Eliminating the Dummy Loop
The protocol used during thermal cycling testing requires that the cable system undergo a heat cycling voltage test over the relatively long period of 20 days. The test involves heating, soaking and cooling the cable system for 20 cycles while the system is energized according to the specific voltage class of the cable and accessories. Each cycle lasts 24 hours while heating is maintained for 8 hours. During the first 6 hours, the cable conductor must reach a specified temperature and this must be maintained within a 5°C limit over the next 2 hours. The cable is then allowed to cool naturally for 16 hours.
When performing this test, the standards suggest a control loop utilizing an identical cable. This ‘dummy’ loop is heated in the same manner as the test loop and the temperature of its sheath and conductor are continuously recorded. The only difference between the loops is that the dummy loop is not energized and therefore thermocouples can be directly attached to the conductor in order to measure its temperature.
The need for such a dummy loop has effectively been eliminated by implementing a mechanism for transmitting data under voltage using a wireless data logging transmitting system. Basically, conductor temperature is measured by means of a smart link telemetry system installed on a length of the same cable being tested. Thermocouples are attached directly to the surface of the conductor as well as to the sheath of the control cable and connected to a wireless transmitter nearby. The control cable is then installed between the outdoor terminations in series with the test loop such that the conductor in this length of cable carries the same current as the test loop itself.
Use of such a ‘smart link’ allows for electrically isolated temperature measuring points directly on the conductor and on its sheath. At the moment, existing monitoring equipment at Kinectrics during heat cycle voltage testing cannot be used to automatically control the test loop’s heating cycles since it is unable to continuously transfer data under high voltage.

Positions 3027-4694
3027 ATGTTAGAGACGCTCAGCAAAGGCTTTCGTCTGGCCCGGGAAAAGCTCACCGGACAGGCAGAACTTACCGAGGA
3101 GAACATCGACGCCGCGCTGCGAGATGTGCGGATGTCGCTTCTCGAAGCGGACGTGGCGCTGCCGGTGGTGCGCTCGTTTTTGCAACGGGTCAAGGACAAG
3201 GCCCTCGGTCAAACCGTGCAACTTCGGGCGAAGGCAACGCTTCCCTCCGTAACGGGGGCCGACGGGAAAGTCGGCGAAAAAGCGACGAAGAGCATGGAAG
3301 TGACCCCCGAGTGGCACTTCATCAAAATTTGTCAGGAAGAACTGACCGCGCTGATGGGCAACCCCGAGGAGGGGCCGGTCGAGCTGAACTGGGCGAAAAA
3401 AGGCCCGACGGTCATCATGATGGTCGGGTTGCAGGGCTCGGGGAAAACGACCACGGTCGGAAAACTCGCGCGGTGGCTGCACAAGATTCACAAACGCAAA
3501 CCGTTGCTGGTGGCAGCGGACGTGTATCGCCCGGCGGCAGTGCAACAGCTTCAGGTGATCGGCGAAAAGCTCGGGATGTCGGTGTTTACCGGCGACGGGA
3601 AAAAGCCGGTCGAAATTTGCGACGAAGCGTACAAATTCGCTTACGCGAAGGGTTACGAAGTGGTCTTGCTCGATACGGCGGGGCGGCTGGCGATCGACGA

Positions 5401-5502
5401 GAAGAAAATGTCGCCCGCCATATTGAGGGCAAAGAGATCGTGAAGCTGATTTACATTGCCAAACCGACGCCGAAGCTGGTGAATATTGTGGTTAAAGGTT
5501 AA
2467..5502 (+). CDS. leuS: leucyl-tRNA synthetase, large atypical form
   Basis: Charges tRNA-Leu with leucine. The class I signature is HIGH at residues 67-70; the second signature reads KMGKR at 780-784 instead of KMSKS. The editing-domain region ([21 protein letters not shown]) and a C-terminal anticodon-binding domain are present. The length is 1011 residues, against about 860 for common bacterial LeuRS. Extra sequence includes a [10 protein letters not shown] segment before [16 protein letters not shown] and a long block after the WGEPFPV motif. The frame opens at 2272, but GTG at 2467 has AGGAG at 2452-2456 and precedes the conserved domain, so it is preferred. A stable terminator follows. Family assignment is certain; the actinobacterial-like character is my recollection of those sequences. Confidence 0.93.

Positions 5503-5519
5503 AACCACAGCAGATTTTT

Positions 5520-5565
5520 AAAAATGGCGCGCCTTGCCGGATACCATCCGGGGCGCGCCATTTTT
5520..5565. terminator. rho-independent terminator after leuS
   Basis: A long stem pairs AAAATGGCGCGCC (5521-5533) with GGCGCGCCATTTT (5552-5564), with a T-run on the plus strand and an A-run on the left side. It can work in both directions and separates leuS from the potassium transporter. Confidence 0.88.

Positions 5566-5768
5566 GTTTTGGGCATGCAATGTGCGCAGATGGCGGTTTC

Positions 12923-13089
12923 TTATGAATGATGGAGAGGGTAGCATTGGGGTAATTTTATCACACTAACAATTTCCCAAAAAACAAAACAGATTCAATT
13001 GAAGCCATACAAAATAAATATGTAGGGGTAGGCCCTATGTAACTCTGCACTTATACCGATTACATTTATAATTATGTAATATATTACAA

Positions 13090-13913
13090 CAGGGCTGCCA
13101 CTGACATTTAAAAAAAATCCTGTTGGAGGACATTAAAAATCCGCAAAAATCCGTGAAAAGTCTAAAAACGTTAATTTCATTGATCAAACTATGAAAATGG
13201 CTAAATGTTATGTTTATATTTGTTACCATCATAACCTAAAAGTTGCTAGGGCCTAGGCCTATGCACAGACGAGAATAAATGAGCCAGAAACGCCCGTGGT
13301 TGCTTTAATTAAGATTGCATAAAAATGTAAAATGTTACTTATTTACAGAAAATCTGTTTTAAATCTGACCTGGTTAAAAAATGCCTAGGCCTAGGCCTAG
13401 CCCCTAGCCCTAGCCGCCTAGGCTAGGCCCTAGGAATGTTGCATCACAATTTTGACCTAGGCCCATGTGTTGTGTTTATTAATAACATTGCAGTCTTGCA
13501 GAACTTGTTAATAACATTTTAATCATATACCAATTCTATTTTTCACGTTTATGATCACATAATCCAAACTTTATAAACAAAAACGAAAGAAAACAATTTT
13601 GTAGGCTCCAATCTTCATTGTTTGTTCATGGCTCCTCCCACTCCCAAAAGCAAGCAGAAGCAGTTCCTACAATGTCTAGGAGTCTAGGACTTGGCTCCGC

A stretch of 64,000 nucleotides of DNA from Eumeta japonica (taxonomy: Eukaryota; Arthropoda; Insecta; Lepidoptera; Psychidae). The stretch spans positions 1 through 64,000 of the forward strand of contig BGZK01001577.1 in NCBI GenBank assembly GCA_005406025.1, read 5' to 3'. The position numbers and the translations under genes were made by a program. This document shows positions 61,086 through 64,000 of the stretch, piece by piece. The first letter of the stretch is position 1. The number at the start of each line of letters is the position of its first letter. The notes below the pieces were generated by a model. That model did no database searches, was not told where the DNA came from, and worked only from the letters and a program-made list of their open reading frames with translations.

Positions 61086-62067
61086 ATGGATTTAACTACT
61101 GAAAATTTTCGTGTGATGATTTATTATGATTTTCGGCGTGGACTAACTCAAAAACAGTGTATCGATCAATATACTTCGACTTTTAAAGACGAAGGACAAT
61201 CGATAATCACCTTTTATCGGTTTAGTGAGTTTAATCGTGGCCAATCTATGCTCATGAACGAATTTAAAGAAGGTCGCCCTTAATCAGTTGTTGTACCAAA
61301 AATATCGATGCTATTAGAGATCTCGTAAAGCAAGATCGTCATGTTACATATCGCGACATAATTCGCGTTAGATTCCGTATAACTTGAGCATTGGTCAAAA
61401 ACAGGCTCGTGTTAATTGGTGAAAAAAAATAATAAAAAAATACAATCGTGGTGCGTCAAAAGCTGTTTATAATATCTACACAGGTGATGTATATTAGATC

However, new fibre-optic based technologies for monitoring temperature under voltage are available and one has already been identified that has the potential to perform well during the heating cycle voltage test described. The advantage of such a system lies in the fact that the fiber-optic cables are isolated and can be attached directly to the energized conductor. Such a set-up allows temperature reading of the smart loop’s conductor to be captured on a continuous basis, thereby enabling automatic control of the test loop heating current. These minor modifications to the temperature sensing elements combined with custom programming allow the system to be tailored to the application.
A fiber-optic temperature monitoring and control system as described above has already been successfully tested in monitoring mode during a 132 kV cable system type test. Moreover, it is now being deployed as the primary monitoring and control system for type testing of 240 kV cable.
Commissioning Tests for HV XLPE Cable Systems
Traditionally, due to lack of AC high voltage power supplies capable of energizing several kilometers of cable, DC overpotential tests similar to those used for fluid-filled cables have been applied. However, possible problems caused by space charge injection during such testing resulted in DC tests being abandoned for cables insulated with solid extruded polymers. Lack of alternative forms of external energization has led to the so-called ‘soak test’ under which the newly installed cable is put on potential for a 24-hour period. Unfortunately, there have been cases reported of subsequent cable and accessory failures within only a short time after the tested cable system was placed into service.
Availability of variable frequency AC power supplies has since enabled after-laying high voltage testing of XLPE-insulated transmission cables up to 400 kV and over 20 km in length. In this regard, application of AC overpotential testing in conjunction with partial discharge (PD) testing can aid in assuring reliability of a new cable installation.